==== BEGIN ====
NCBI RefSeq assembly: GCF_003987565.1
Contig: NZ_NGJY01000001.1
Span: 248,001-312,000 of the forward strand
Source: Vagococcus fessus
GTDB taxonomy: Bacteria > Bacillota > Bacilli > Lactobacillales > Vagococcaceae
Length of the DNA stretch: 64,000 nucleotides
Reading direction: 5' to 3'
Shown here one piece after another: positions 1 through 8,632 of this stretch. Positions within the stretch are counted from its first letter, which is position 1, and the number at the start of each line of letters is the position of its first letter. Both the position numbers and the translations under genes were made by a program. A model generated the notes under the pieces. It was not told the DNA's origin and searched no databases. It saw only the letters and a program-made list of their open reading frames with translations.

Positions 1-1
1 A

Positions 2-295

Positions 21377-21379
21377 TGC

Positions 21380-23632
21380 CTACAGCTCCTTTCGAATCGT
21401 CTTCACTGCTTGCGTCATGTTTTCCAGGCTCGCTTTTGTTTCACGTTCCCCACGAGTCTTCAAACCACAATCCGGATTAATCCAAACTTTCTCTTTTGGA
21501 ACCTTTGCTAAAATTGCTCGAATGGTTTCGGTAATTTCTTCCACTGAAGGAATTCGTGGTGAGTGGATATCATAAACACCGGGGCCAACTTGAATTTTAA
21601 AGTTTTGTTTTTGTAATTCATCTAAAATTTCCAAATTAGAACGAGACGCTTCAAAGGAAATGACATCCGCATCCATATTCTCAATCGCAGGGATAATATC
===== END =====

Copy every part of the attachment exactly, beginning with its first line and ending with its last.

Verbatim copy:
NCBI RefSeq assembly: GCF_003987565.1
Contig: NZ_NGJY01000001.1
Span: 248,001-312,000 of the forward strand
Source: Vagococcus fessus
GTDB taxonomy: Bacteria > Bacillota > Bacilli > Lactobacillales > Vagococcaceae
Length of the DNA stretch: 64,000 nucleotides
Reading direction: 5' to 3'
Shown here one piece after another: positions 1 through 8,632 of this stretch. Positions within the stretch are counted from its first letter, which is position 1, and the number at the start of each line of letters is the position of its first letter. Both the position numbers and the translations under genes were made by a program. A model generated the notes under the pieces. It was not told the DNA's origin and searched no databases. It saw only the letters and a program-made list of their open reading frames with translations.

Positions 1-1
1 A

Positions 2-295

Positions 21377-21379
21377 TGC

Positions 21380-23632
21380 CTACAGCTCCTTTCGAATCGT
21401 CTTCACTGCTTGCGTCATGTTTTCCAGGCTCGCTTTTGTTTCACGTTCCCCACGAGTCTTCAAACCACAATCCGGATTAATCCAAACTTTCTCTTTTGGA
21501 ACCTTTGCTAAAATTGCTCGAATGGTTTCGGTAATTTCTTCCACTGAAGGAATTCGTGGTGAGTGGATATCATAAACACCGGGGCCAACTTGAATTTTAA
21601 AGTTTTGTTTTTGTAATTCATCTAAAATTTCCAAATTAGAACGAGACGCTTCAAAGGAAATGACATCCGCATCCATATTCTCAATCGCAGGGATAATATC